When you become a parent, it is your legal and moral duty to care for your child until they can be self-dependence. And most parents take up this responsibility without the involvement of third parties. But when there is a breakdown in the parents’ relationship leading to a divorce, the court may step in to determine how the child will be provided for.
Subject to the custody and parenting plan, the court may direct one parent to pay child support. But what happens if you fail to honor a court-ordered child support order?
A child support order is binding
Like any court order, child support is binding. Failure to pay child support as stipulated by the court can result in serious legal and personal consequences. Per California statute, here are some of the legal consequences you will contend with if you do not pay child support:
- Your wages may be garnished
- Your tax return can be seized
- A lien may be placed on your real property and accounts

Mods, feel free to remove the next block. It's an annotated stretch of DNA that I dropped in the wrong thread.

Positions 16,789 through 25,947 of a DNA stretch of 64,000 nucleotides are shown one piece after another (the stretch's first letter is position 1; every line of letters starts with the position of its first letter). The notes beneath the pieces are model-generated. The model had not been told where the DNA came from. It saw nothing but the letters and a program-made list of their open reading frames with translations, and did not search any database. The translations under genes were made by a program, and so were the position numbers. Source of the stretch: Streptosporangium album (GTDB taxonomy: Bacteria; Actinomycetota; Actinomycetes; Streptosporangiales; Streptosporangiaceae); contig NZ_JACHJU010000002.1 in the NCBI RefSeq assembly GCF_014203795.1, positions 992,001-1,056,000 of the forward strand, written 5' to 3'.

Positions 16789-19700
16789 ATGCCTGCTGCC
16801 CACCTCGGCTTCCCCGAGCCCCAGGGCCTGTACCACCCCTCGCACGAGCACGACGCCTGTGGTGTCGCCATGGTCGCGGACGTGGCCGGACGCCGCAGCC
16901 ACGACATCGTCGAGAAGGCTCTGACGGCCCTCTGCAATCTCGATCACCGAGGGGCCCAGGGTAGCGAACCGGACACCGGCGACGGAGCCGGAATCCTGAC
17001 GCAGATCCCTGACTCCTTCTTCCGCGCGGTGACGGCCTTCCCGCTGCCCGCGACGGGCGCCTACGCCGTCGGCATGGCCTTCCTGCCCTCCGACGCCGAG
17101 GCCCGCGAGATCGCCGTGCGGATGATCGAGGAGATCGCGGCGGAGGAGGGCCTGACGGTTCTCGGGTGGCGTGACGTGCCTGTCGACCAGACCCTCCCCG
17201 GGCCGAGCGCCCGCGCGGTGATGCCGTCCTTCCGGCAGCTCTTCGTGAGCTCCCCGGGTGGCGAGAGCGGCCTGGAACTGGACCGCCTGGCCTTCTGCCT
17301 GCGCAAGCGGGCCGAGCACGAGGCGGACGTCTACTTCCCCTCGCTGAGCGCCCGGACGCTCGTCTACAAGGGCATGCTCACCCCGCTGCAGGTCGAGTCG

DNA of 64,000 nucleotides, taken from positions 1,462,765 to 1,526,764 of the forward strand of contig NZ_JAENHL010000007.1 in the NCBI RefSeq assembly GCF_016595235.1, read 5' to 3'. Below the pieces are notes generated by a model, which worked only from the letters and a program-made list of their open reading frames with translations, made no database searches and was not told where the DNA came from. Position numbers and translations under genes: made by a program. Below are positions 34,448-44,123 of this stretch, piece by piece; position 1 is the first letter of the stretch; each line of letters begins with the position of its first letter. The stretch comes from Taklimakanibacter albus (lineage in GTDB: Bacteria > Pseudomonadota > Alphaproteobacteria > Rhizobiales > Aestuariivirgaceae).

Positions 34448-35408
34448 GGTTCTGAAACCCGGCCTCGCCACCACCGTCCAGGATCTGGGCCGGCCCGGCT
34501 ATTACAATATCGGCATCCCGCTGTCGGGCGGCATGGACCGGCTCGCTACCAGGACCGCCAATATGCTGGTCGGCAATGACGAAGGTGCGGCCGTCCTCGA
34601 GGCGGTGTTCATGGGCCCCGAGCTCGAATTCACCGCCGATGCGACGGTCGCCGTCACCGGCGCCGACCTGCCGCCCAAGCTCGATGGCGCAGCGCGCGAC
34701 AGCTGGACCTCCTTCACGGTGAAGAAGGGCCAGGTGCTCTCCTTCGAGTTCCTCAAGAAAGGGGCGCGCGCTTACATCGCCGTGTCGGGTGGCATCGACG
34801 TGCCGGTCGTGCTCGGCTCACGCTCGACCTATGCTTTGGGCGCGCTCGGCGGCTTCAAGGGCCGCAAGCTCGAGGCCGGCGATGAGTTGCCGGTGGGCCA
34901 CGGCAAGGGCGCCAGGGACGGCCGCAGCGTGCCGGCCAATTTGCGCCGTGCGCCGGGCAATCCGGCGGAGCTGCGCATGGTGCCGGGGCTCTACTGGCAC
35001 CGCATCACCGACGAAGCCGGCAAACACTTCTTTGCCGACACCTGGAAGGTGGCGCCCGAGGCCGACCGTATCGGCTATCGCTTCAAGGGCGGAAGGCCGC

- Your driver’s or boating license may be withdrawn
- You may not obtain or renew your passport
- You may serve jail time
In short, the court has some broad abilities to enforce child support payments.
What remedies do you have if you cannot pay child support?
Life has its share of ups and downs. A loss of a job or source of income, an illness or a family situation can take a toll on your finances making it difficult for you to keep up with your child support obligation.
If any of these happen to you, do not sit back and do nothing about it. Instead, let the court know what is going on. The court may allow you to modify the existing child support order.